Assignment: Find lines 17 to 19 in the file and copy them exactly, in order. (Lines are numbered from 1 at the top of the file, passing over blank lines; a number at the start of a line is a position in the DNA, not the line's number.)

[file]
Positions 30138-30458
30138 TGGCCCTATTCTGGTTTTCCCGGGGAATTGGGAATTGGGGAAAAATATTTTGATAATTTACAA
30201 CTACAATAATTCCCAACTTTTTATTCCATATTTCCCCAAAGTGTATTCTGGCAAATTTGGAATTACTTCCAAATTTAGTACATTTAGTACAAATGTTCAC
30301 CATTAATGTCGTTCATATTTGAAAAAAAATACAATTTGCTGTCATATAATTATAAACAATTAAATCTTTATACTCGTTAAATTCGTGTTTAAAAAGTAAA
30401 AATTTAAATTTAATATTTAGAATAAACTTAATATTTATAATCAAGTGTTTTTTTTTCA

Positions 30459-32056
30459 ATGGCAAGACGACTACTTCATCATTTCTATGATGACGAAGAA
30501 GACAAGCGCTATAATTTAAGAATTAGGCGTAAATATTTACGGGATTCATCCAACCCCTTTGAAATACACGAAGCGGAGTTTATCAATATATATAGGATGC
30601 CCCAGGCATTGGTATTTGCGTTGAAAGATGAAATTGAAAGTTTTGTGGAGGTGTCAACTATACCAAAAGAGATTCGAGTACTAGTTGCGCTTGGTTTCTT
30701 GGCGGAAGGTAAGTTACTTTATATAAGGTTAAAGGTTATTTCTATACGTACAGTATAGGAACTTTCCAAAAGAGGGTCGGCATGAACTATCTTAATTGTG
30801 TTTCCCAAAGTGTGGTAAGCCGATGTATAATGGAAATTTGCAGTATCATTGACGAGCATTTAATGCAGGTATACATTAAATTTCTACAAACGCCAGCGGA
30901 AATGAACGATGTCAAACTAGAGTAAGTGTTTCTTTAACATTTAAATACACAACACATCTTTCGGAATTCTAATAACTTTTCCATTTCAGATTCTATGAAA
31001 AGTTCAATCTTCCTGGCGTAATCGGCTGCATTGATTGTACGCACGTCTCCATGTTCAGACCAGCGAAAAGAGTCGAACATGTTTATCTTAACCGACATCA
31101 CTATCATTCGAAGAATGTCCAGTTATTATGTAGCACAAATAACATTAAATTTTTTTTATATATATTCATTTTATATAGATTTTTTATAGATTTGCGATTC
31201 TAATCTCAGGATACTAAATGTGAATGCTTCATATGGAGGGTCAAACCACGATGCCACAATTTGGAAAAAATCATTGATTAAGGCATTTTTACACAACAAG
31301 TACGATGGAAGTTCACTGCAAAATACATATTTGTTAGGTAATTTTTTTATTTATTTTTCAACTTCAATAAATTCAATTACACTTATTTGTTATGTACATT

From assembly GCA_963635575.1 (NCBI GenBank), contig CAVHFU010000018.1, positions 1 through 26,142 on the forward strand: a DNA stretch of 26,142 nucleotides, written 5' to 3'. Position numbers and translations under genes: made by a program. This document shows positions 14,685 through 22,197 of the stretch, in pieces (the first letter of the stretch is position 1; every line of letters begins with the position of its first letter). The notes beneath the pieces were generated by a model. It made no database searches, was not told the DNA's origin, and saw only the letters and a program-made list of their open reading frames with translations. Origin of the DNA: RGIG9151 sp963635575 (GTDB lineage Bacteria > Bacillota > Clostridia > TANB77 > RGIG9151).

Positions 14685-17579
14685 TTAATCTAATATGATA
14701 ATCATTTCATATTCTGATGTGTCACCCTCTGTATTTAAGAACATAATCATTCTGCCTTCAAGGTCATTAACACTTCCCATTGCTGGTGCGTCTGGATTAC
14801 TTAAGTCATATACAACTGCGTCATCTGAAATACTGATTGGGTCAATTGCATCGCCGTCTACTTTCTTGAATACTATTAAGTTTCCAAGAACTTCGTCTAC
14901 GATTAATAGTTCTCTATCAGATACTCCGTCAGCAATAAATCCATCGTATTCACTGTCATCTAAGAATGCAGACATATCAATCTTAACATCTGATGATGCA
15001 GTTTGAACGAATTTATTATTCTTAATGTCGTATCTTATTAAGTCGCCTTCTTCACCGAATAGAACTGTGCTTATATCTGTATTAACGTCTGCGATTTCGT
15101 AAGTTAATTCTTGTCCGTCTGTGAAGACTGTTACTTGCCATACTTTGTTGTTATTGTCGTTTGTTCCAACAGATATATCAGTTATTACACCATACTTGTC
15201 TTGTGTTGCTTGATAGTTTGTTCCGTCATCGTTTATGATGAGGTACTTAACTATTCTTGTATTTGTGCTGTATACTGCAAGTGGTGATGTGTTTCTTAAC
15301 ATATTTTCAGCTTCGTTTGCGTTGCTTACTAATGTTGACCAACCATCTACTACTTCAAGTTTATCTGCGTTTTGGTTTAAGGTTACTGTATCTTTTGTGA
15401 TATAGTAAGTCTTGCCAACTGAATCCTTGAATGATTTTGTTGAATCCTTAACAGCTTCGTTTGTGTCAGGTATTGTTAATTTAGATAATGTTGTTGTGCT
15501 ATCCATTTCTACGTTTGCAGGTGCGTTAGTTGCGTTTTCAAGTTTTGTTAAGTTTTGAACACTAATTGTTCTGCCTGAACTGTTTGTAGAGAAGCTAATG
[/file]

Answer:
From assembly GCA_963635575.1 (NCBI GenBank), contig CAVHFU010000018.1, positions 1 through 26,142 on the forward strand: a DNA stretch of 26,142 nucleotides, written 5' to 3'. Position numbers and translations under genes: made by a program. This document shows positions 14,685 through 22,197 of the stretch, in pieces (the first letter of the stretch is position 1; every line of letters begins with the position of its first letter). The notes beneath the pieces were generated by a model. It made no database searches, was not told the DNA's origin, and saw only the letters and a program-made list of their open reading frames with translations. Origin of the DNA: RGIG9151 sp963635575 (GTDB lineage Bacteria > Bacillota > Clostridia > TANB77 > RGIG9151).

Positions 14685-17579
14685 TTAATCTAATATGATA